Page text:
The Power of Community on the Linux Desktop
Linux has been striving to be a capable desktop operating system for a long time now. I have been following the development of the Linux desktop since 1998. Back in those days, we Linux enthusiasts would dream of things like a web browser that didn't suck and fonts that didn't make your eyes bleed. We would lay awake at night thinking how great it would be if copy and paste worked like it did on Windows. For the longest time, the aim of desktop penguin heads was to produce a capable graphical interface that could replace the popular environments in the closed source world (Windows, MacOS, etc). Well, GNOME and KDE have taken care of that. Times have changed, and now my dad uses Linux on his desktop to do his banking and read his email peacefully, undisturbed by malware and viruses. Now, as 2005 is starting to get underway, I see some trends that are very exciting; ideas and concepts that may just see Linux become the most powerful desktop operating system in the world.
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(Submitted by Rusty Wed Feb 16, 2005 )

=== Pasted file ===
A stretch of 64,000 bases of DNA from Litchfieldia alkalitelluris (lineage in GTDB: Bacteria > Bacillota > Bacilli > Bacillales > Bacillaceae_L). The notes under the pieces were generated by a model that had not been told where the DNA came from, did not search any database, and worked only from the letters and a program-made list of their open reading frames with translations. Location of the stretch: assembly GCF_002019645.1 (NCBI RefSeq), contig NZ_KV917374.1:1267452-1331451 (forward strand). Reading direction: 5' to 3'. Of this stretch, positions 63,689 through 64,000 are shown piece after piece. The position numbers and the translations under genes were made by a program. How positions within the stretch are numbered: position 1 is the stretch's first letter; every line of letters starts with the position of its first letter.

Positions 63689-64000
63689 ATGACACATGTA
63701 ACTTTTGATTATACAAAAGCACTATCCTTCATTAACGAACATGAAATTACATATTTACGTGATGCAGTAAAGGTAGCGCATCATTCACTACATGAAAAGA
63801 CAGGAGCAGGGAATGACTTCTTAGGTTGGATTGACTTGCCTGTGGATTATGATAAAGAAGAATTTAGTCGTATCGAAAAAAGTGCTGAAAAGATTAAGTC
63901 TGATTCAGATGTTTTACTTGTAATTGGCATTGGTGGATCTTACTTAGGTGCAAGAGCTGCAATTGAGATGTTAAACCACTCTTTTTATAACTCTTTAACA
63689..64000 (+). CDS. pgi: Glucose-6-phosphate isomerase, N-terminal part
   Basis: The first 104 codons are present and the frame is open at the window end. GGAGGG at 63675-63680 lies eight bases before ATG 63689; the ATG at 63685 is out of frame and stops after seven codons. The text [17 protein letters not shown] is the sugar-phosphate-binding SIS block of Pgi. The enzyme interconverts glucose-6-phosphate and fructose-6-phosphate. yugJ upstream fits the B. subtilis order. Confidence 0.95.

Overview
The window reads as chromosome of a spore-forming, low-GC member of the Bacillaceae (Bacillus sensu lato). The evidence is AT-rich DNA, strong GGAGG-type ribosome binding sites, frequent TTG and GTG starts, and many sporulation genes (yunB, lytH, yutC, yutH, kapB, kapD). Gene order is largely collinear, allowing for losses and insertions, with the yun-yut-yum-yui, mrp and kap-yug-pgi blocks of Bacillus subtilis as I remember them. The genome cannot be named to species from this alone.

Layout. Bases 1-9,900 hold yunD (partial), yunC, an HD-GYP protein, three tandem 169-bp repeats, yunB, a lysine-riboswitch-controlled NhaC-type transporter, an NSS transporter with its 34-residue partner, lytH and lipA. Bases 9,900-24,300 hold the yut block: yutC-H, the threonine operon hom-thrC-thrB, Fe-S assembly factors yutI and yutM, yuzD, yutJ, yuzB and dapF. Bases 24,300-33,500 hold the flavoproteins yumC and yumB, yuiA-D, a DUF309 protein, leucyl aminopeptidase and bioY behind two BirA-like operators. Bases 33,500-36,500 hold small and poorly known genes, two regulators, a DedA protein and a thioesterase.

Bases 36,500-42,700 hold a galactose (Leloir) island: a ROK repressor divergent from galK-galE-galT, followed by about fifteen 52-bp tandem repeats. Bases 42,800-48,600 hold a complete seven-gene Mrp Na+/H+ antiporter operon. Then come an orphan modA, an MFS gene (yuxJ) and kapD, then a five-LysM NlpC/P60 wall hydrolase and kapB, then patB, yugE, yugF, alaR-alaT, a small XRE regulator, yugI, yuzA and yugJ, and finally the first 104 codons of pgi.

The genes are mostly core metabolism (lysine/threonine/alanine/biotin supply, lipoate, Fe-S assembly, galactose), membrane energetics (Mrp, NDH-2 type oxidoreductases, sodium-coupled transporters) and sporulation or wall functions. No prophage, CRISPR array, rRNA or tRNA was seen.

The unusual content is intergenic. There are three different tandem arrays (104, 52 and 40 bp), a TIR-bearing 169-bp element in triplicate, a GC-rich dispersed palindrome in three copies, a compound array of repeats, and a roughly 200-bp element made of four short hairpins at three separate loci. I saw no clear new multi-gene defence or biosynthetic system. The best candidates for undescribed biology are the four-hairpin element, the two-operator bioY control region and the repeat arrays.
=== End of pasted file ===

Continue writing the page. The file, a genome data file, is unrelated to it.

| ||My reason for optimism comes after spending some time with two of the latest and greatest in Linux desktop distributions, Ubuntu Linux 4.10 and Fedora Core 3. These two operating systems are developing an idea that has the greatest potential of catapulting Linux into mainstream usage on the desktop. That idea is community. Not the buzz word you read about on open source websites, but a vibrant ecosystem where people are contributing time, effort, and money towards a common goal, namely the advancement of Linux on the desktop. A community where people are helping each other derive maximum benefit from using their computers. A place to obtain software, create software, and learn about software. A resource that can be used by anyone, even computer novices, to get more out of their computer. These two distributions are each developing a vibrant community of users, developers, and packagers, that provide unparalleled depth to their platform.
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